with benign prostatic hyperplasia, as well as in users with was more common among users of 5- reductase inhib-
alopecia, provides strong evidence against the hypothesis itors for treatment of benign prostatic hyperplasia com-
that 5- reductase inhibitors independently increase the pared with users of placebo (odds ratio 2.73, P<0.001) in
risk of erectile dysfunction. trials comparing blockers and 5- reductase inhibi-
tors, whereas in trials comparing 5- reductase
Comparison with other studies inhibitors with blockers the prevalence of ejaculatory
Results from clinical trials evaluating the efficacy of 5- dysfunction was similar for users of both drugs (odds
reductase inhibitors for the treatment of benign pros- ratio 0.7, P=0.42).28 Another review of data from clinical

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trials found that low libido was reported as an adverse more concerned with treating the other conditions than
event for 2-5% of patients treated with 5- reductase about the sexual health of their patients; that is, users
inhibitors compared with 1-3% of the placebo group.10 A of 5- reductase inhibitors may be less likely to have
small cross sectional study of men attending an outpa- their erectile dysfunction diagnosed (detection bias). If
tient clinic for sexual dysfunction (n=48 patients using this were the case, then the true incidence of erectile
5- reductase inhibitors) reported a higher prevalence dysfunction among users of 5- reductase inhibitors
of low libido among users of 5- reductase inhibitors alone or in combination might be higher than we
compared with men who did not use 5- reductase detected in our study.
inhibitors; however, there were no significant differ- Alopecia and prostate enlargement/benign prostatic
ences in the prevalence of premature ejaculation or hyperplasia are both related to the conversion of testos-
ejaculatory volume.29 In comparison, in our study there terone to dihydrotestosterone, which is stimulated by
was no evidence of a substantial increase in risk of increased activity of the enzyme 5- reductase.10 Owing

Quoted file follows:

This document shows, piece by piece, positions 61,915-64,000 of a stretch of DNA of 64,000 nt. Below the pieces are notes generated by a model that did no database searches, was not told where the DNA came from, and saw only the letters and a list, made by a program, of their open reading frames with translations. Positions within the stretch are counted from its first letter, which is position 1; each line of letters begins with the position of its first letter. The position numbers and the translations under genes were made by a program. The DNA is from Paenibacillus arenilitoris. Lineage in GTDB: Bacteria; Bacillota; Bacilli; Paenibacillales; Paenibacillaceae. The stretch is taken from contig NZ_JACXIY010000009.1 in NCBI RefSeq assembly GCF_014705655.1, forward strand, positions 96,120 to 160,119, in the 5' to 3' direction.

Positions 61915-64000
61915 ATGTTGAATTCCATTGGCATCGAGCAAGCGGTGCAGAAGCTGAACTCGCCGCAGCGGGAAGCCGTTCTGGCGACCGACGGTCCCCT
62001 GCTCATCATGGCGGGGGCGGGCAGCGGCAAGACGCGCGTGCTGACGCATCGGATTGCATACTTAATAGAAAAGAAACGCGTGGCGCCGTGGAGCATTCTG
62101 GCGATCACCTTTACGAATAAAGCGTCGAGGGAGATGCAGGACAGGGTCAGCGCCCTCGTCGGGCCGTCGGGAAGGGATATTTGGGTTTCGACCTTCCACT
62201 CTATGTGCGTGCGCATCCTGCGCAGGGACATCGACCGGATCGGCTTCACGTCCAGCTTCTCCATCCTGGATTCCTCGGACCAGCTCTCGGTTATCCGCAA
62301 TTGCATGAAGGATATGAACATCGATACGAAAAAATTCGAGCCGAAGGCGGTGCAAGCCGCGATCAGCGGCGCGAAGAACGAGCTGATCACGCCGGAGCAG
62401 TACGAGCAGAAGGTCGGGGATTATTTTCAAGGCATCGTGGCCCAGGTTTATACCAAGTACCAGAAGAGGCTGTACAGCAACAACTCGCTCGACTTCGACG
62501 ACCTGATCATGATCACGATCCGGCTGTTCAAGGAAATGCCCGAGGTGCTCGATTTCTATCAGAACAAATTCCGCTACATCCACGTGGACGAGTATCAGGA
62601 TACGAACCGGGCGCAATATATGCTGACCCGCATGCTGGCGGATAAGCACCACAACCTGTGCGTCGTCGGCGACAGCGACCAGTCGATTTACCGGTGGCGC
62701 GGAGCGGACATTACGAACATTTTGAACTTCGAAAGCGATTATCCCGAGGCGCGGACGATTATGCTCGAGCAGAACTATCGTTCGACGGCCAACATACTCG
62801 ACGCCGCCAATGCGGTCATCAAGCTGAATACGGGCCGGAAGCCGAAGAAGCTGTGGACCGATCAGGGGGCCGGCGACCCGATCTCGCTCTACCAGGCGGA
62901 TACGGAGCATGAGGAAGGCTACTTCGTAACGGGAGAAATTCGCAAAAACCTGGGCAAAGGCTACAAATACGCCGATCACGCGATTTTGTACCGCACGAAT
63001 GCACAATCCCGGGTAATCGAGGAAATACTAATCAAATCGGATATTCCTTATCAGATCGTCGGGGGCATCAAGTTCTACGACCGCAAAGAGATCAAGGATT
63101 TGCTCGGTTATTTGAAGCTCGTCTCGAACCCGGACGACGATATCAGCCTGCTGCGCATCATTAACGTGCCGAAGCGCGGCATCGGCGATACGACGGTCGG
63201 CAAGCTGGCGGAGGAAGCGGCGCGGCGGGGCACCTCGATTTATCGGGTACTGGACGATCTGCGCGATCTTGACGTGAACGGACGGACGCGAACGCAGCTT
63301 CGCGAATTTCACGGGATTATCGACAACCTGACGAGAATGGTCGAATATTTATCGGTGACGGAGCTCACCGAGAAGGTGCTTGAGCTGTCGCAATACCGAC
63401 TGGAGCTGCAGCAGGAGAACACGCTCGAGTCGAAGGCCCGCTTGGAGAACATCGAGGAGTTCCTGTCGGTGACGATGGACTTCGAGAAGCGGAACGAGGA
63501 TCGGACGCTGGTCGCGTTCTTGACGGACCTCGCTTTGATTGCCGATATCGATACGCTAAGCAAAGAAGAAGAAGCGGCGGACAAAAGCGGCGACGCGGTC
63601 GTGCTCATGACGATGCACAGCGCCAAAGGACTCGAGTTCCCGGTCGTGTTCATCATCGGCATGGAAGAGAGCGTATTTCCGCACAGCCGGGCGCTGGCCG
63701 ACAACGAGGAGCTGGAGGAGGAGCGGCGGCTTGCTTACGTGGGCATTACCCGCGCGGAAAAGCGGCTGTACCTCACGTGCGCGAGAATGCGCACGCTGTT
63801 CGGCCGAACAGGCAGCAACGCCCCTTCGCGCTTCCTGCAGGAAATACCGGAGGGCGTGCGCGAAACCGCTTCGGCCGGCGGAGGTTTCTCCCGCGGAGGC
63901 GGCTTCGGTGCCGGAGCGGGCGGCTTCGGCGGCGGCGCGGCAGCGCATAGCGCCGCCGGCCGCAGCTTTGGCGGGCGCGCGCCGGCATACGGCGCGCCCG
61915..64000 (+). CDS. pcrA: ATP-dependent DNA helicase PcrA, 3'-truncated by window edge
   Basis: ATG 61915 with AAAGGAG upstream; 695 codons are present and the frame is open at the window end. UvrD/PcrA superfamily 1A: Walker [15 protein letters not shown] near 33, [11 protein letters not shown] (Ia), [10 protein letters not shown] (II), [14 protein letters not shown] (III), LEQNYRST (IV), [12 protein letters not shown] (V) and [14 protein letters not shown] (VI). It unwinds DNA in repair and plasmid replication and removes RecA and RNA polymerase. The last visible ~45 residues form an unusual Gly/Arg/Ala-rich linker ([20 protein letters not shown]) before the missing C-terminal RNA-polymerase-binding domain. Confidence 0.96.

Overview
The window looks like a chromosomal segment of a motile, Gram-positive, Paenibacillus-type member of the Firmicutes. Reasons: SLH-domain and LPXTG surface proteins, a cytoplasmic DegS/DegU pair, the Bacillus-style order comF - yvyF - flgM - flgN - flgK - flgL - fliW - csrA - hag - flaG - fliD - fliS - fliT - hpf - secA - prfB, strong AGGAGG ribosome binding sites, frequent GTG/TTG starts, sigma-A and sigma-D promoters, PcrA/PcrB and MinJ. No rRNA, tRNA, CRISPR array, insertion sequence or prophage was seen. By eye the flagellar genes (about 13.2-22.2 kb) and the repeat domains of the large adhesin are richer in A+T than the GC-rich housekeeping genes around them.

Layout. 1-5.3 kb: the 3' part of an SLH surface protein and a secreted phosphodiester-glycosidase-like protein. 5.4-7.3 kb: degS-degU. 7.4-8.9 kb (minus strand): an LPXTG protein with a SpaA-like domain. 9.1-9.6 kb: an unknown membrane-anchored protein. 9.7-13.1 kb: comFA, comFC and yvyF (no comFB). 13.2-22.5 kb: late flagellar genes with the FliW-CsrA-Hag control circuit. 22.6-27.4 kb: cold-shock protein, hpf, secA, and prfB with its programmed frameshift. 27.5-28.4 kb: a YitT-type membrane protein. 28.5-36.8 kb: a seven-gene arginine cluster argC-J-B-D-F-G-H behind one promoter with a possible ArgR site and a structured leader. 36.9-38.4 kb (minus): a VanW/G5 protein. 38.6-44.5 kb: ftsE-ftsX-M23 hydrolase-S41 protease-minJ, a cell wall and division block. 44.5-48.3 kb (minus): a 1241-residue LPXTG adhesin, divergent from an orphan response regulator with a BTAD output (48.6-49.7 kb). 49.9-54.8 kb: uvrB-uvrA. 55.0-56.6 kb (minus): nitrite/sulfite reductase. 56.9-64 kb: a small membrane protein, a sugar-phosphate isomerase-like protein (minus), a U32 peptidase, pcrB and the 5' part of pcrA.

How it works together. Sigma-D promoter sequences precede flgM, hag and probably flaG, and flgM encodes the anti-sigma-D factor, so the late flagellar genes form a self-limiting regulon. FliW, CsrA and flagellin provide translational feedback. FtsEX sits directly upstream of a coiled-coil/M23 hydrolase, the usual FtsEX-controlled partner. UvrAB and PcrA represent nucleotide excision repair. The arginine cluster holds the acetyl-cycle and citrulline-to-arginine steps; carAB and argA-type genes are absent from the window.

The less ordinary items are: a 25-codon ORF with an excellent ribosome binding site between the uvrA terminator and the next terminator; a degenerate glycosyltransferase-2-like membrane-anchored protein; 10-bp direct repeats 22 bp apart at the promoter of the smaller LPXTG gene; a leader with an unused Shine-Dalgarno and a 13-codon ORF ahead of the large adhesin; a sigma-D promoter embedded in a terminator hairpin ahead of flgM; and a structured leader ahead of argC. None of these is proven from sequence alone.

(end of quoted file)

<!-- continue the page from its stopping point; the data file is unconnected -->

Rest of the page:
non-erectile dysfunction sexual dysfunctions, and the to underlying biochemistry, men who have benign pros-
rates were less than three events per 1000 person years tatic hyperplasia or alopecia may be at an increased risk
regardless of indication for use, lower than those of erectile dysfunction compared with men without
reported in clinical trials. In the UK Clinical Practice either condition, regardless of treatment. Our study was
Research Datalink (CPRD), codes used to identify designed to control for confounding by indication. In
non-erectile dysfunction outcomes (ejaculatory disor- the benign prostatic hyperplasia study, we used an
der, psychosexual dysfunction, and low libido) are nei- active comparator ( blockers only) rather than
ther specific nor used regularly, consistently, or non-exposed, to control for confounding by severity
correctly (because of the close relation with diagnosis and duration of benign prostatic hyperplasia, whereas
of erectile dysfunction) by general practitioners. Thus it men in our alopecia study population were required to
is likely that we missed cases of non-erectile dysfunc- have a recorded diagnosis of alopecia. The number of
tion sexual dysfunctions, and therefore the rates patients in our benign prostatic hyperplasia study pop-
reported here are underestimates. Our results for ulation identified as a case of erectile dysfunction (8%)
non-erectile dysfunction sexual dysfunctions should be was similar to the proportion of patients who self
interpreted cautiously in light of the data limitations for reported having erectile dysfunction in clinical trials
these outcomes as well as the small number of exposed (0% to 16%),2319-21 whereas the rates of erectile dysfunc-
cases of non-erectile dysfunction sexual dysfunction tion among men with alopecia in our study were similar
identified (n=58 exposed non-erectile dysfunction to those reported among men in general.3031 Also, erec-
cases in the benign prostatic hyperplasia population tile dysfunction has not been reported as a common
and n=10 exposed non-erectile dysfunction cases in the side effect of the blockers evaluated in our study.32
alopecia population). Approximately 46% of the patients who used blockers
Unlike the published clinical trials, men in both our only in our benign prostatic hyperplasia population
benign prostatic hyperplasia study population and our were prescribed tamsulosin, followed by alfuzosin
alopecia study population were free from diagnoses of (12%) and doxazosin (11%); in our study, the risk of
and treatments for erectile dysfunction prior to cohort erectile dysfunction did not differ by type of blocker
entry. In addition, patients with a history of other strong prescribed (data not shown). We do not believe that the
risk factors for erectile dysfunction prior to cohort entry, null results found in our study were due to use of com-